Michael Regan: A White House Addressing the Environmental Hazards of the Cleveland, Ohio, EPA, and the Norfolk Southern Railroad Wreck
In East Palestine, Ohio, a train carrying toxic chemicals derailed, bringing attention to the US Environmental Protection Agency and its leader Michael Regan.
Regan has traveled back and forth to East Palestine in recent weeks, meeting with residents and local and state officials, as federal efforts ramp up to address the wreck that unleashed plumes of black smoke and contaminated the soil at the crash site and some waterways.
Mike DeWine drank the tap water from an East Palestine house that was visited by Regan. The EPA ordered Norfolk Southern to handle and pay for any necessary environmental damage from the train carrying hazardous materials.
The Senate confirmed Regan as EPA administrator with a bipartisan vote in March 2021, making him the first Black man to lead the agency in its 50-year history. Lisa Jackson became the first African American to head the agency after his historic confirmation.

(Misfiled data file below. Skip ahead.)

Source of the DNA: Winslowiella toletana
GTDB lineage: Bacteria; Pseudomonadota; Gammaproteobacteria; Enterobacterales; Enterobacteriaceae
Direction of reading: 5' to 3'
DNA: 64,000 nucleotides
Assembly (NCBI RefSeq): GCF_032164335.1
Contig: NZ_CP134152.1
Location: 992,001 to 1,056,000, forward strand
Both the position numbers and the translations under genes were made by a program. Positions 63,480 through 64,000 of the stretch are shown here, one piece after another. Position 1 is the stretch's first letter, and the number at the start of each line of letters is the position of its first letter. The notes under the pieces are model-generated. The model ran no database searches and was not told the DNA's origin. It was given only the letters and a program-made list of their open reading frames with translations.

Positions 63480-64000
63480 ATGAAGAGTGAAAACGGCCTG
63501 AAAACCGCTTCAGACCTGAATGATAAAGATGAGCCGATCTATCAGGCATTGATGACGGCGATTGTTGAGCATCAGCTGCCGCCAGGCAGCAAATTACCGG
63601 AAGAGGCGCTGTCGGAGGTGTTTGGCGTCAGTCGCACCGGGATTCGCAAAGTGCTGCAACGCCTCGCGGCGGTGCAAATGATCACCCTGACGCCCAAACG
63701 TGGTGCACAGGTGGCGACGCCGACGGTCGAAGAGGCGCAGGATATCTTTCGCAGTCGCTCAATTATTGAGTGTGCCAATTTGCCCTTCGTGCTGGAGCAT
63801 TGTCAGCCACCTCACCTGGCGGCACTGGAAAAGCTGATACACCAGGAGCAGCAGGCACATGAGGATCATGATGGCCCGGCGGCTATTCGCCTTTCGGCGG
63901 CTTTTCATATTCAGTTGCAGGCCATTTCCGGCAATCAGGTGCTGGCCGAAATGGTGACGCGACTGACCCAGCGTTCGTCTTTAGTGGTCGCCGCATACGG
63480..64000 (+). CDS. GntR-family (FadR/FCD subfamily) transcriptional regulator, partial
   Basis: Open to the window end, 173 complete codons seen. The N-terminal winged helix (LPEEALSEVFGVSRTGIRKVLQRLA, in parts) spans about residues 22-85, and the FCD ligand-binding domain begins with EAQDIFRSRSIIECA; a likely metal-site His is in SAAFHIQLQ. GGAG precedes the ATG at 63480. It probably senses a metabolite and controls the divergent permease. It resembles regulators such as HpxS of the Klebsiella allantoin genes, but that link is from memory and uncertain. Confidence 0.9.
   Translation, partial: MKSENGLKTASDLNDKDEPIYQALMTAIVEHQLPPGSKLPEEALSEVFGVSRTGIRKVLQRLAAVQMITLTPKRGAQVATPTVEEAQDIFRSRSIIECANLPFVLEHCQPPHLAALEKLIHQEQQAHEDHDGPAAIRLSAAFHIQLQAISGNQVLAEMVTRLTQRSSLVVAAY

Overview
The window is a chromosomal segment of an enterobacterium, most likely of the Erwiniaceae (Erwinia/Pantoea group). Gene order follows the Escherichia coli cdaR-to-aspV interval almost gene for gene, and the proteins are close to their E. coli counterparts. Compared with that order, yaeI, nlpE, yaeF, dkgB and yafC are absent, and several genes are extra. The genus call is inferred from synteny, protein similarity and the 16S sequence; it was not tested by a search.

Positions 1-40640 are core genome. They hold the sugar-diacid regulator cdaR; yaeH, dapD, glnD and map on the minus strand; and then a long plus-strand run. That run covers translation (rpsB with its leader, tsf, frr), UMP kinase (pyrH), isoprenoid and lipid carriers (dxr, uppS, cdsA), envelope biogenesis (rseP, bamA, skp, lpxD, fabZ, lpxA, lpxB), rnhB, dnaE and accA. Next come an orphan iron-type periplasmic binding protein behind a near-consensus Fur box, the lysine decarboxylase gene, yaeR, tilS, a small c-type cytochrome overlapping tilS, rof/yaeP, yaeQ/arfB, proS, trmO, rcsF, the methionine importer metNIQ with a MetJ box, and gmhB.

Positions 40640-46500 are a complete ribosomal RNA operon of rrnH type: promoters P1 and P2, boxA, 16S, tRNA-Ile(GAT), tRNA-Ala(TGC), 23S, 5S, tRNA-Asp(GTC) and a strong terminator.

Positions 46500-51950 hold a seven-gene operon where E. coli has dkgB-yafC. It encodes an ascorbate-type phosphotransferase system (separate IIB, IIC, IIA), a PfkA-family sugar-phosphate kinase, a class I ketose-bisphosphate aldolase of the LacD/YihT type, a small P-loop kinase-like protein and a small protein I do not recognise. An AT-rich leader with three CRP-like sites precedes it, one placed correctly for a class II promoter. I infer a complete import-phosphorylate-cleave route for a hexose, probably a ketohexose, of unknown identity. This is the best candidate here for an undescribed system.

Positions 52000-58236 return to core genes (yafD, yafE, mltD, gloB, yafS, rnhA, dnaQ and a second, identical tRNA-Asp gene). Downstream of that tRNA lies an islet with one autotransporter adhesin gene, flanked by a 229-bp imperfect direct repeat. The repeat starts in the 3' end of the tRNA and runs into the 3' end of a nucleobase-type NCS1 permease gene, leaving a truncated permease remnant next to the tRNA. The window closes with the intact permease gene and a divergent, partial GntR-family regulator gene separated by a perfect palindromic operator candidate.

A Goldsboro, North Carolina, native and graduate of North Carolina Agricultural & Technical State University, Regan holds an undergraduate degree in environmental science and a master’s degree in public administration from The George Washington University, according to his EPA biography.
In his undergraduate years, Regan attended a historically Black college and was prepared for his administrator role. He said in the release that it strengthened his understanding of who he is and what he can do for society.
I had my first summer internship at the EPA, I knew I wanted to find a way to serve. I spent nearly ten years at EPA under presidents of both parties, and it was an honor to be invited back.